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Bezer was a Biblical town in the desert plateau east of the Jordan, and of Hebron, that was originally a resting place for travelers. Today, Bezer is known as the ruined village of Burazin.

It eventually was designated by Moses as a 'city of refuge', a “safe-haven” for Reubenites and others, to which any person guilty of manslaughter could flee to avoid being killed in vengeance.

The Bible seldom mentions Bezer, but it explains the town's purpose as a refuge in Deuteronomy 4:43, Joshua 20:8, Joshua 21:36, 1 Chronicles 6:78 and 1 Chronicles 7:37. It also fulfilled one of the three promises to Abraham that for a great nation, land, and that his seed would stay in line and that it would not stop.[citation needed]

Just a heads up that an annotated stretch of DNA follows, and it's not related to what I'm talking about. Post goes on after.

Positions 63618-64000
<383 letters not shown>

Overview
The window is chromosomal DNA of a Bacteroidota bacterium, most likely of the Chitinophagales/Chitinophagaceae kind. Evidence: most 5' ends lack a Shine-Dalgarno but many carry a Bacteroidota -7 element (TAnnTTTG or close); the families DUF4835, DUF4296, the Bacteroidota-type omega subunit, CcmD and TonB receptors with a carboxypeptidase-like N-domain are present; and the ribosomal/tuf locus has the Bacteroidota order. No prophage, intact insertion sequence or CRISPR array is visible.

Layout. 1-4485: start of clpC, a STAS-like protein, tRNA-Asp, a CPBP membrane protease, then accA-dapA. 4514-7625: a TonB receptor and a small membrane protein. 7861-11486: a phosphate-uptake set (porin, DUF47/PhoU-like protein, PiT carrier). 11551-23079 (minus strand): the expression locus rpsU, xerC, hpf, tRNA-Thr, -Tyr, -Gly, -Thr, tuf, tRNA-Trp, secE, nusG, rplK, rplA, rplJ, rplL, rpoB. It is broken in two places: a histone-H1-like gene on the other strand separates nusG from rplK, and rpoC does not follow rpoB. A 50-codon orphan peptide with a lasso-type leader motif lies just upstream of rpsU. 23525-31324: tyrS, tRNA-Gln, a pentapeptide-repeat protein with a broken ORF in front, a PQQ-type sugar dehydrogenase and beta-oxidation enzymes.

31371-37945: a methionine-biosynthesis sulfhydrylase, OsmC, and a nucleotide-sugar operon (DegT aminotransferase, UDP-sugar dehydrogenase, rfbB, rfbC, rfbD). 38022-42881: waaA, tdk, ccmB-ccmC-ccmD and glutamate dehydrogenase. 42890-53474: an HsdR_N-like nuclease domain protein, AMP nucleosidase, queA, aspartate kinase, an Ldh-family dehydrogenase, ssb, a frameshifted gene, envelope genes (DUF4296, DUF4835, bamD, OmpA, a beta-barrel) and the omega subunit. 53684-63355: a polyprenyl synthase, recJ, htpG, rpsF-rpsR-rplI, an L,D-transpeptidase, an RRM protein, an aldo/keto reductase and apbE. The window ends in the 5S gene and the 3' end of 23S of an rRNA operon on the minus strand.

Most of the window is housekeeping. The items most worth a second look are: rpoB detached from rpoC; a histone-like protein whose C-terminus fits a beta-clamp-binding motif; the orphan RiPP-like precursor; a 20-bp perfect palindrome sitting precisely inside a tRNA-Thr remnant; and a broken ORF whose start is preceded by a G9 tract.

Cities of refuge were necessary because the next of kin of a manslaughter victim had a right and obligation under the Law of Moses to seek compensation - in kind - for blood shed by the perpetrator.[citation needed]

Therefore, anyone accused of homicide would flee to a city of refuge, to be protected from the victim's family. Once he was there, a manslaughterer was prohibited from leaving until the high priest had died or until his own death, even if the victim's family had forgiven them. Although these cities of refuge were never meant to be a harboring place for murderers, this is what they became.[citation needed]

The Reubenites revolted against Moses and the Law. [There is no verification of this in the Bible]. By then, the Reubenites numbered about forty-eight thousand people; enough to field its own army, if needed.[citation needed]